Design Optimization of an Automotive Universal Joint Considering Manufacturing Cost

N. Cristello and I.Y. Kim (Canada)


Optimization, automotive universal joint, and manufacturing cost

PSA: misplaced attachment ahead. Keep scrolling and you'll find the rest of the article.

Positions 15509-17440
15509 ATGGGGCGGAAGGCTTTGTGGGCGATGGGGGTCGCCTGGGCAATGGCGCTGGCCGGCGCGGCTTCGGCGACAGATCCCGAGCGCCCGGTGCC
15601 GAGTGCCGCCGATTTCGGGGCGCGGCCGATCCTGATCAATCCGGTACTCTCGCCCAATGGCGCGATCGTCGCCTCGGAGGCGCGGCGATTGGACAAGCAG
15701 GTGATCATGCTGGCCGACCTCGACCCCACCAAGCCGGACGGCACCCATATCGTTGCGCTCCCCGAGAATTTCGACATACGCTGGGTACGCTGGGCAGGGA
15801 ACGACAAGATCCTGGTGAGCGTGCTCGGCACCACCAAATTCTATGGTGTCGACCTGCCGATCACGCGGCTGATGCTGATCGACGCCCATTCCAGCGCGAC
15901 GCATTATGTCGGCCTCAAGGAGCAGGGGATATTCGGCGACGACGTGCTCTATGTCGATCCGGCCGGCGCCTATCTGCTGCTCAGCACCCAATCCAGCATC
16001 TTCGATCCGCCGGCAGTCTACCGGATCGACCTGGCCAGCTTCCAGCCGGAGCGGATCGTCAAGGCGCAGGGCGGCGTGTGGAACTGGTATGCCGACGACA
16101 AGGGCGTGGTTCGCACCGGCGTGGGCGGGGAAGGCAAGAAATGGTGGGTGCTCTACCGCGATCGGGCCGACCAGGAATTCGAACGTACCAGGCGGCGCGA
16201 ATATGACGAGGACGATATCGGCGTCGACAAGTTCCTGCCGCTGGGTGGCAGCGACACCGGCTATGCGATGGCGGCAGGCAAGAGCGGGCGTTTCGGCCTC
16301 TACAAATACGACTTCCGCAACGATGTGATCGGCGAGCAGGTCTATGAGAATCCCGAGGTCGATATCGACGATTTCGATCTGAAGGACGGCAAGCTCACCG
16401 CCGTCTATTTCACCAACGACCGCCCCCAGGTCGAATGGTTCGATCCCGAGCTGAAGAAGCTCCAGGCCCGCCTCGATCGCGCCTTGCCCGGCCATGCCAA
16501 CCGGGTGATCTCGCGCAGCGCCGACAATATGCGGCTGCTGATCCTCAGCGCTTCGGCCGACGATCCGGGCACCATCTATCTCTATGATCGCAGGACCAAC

This paper presents the shape optimization of an automotive universal joint, by simultaneously considering manufacturing cost, maximum drivable joint angle and part volume. Comprised of three main components – two yokes and a cross trunnion - a universal joint is a linkage used to transmit rotational motion from one shaft to another when the axes are coplanar, but not coinciding. In this research, universal joint designs are analyzed and compared using a weighted sum of three objective functions: minimization of machining cost, maximization of adjoining shaft joint angle, and minimization of total part volume. Part modeling and analysis is conducted using the Finite Element Analysis package ANSYS and optimization is implemented using MATLAB. The results show Pareto frontiers for both the flange and weld yoke, constructed using the Adaptive Weighted Sum technique. These frontiers clearly illustrate the trade-off between machining cost and joint angle; that is, to increase the joint angle, a corresponding increase in the cost of the part is required. It has been shown that maximization of driveable joint angle requires a simultaneous increase in machining cost of 4.4% and 2.7% for the flange and weld yoke, respectively.

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